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Dog owners leaving pets in dangerous weather in Maryland County could be fined

Howard County pet owners could get bitten by fines depending on how they keep their dogs outside in excessive heat or cold. The County Council passed a bill Friday mandating that dogs must be protected from weather that could harm or kill them. It also requires proper shelters for dogs left unattended by owners for 30 minutes or more, specifying the size, type of bedding and access water at all times.

Wildfires hit the West: ‘We’re stretched to our limits’

Vehicle malfunctions, lightning and alleged arson ignited some of the most violent wildfires of the 2018 season in the West, but prolonged drought, record temperatures and ready fuel have fed them. While fewer fires have sparked this summer than the 10-year average, they’ve burned wider — 1 million more acres than the January to July average, totaling 4.8 million. They’ve also wreaked havoc on communities, especially in California.

Medicaid expansion positive for Va. hospitals credit ratings

A national bond rating agency predicts Virginia’s hospitals and health systems will receive a boost to their bottom lines when the state expands its Medicaid program on Jan. 1.S&P Global Ratings said Monday that the impending expansion of health coverage for up to 400,000 uninsured Virginians will be “credit positive” for state hospitals by generally reducing the level of uncompensated and charity care they provide to people with no means to pay.

After Parkland, States Pass 50 New Gun-Control Laws

Something familiar happened in America in February: A gunman walked into a school, and shot and killed 17 students and staff in a horrific act of violence. But then something unfamiliar happened: State legislators — inspired by a movement led by the student survivors of that mass shooting in Parkland, Florida — started passing legislation to restrict gun access.This was a year of unparalleled success for the gun-control movement in the United States.

New Mexico investigates immigration detention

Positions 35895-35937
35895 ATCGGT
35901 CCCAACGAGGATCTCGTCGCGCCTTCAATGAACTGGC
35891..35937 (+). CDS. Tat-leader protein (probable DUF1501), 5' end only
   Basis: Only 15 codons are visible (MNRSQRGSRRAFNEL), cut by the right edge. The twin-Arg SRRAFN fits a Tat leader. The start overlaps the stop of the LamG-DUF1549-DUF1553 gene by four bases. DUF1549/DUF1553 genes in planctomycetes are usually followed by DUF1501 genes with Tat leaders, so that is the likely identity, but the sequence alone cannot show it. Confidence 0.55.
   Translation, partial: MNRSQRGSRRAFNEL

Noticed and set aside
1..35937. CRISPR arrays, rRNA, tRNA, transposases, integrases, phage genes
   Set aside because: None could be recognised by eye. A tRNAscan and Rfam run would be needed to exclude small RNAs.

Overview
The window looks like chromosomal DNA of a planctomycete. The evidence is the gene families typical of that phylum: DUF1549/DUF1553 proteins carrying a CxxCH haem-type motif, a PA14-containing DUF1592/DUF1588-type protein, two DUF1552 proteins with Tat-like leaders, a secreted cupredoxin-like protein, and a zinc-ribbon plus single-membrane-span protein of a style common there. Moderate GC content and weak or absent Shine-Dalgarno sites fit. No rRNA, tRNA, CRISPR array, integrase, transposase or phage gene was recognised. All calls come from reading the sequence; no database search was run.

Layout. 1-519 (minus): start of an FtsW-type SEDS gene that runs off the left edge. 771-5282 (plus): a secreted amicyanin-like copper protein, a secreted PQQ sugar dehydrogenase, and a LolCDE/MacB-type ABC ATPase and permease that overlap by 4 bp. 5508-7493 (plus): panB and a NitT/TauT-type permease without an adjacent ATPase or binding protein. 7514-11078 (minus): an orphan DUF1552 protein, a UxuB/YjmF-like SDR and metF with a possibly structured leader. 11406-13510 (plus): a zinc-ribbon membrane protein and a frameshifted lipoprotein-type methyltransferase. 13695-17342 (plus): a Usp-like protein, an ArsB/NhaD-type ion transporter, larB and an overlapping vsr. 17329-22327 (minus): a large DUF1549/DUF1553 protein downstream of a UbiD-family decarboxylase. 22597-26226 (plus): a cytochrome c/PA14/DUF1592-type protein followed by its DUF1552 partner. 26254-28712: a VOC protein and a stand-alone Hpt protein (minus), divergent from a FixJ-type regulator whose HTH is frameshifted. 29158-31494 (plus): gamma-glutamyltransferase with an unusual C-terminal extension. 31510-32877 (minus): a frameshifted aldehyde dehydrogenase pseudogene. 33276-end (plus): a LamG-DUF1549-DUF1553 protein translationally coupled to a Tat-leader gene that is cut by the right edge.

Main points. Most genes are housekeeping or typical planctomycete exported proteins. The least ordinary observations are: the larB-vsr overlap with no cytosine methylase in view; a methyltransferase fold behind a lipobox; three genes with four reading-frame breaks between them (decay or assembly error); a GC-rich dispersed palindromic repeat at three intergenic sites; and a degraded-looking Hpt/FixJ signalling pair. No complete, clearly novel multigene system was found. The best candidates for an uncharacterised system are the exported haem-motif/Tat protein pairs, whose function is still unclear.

Last month, Roberto de Jesús González spoke to state legislators in Santa Fe, New Mexico, about his experience being held for three months in the Otero County Processing Center. “(I was) a victim of the private prison system,” he said — treated like an animal, poorly fed and given little respect by the guards. “This business is based on human suffering,” he told lawmakers. “That was my experience.” He wasn’t alone.

Is the American Dream Still ALive in Rural America?

Many such towns face a turning point. John Ikerd, a retired University of Missouri agricultural economist, sees the rural mood as “a growing sense of impotence and dread.” Ultimately, a positive rural future hinges on rural residents taking the future into their own hands and working together for their community’s common good, says Ikerd. Several steps taken in the past 15 years have helped sustain Langford’s businesses, says Jensen. Glacial Lakes Area Development helps support local individuals and industries with tools like business development goals.

Rural America is ripe with potential, starving for capital

Investment in venture-backed companies in the United States reached $57 billion in almost 4,000 deals in the first half of 2018. Yet, only a fraction of those dollars found their way to funds and companies based in rural America. This capital deficit is starving innovative and valuable growth opportunities across rural communities.

How Can Landowners Protect Themselves from Liability?

A common concern for landowners across the country is how to ensure they are protected from liability if someone is injured on their property.  In fact, in one morning last week, I got three emails from landowners asking what they could do now to be in a position to best defend themselves in the event an injury does occur on their land.

Editorial: Rural America needs Theodore Roosevelt

The New York-born president looked out at the nation and didn’t like what he saw.He saw two very different Americas that were increasingly growing apart — a prosperous urban America where the economy was driven by fantastical new technologies, and a rural America that was being passed over by this emerging new economy.2018? No. 1908. The president then was Theodore Roosevelt, who envisioned himself a man of action (and often was). Roosevelt feared that the economic gap opening between the two parts of the country was not a healthy one.

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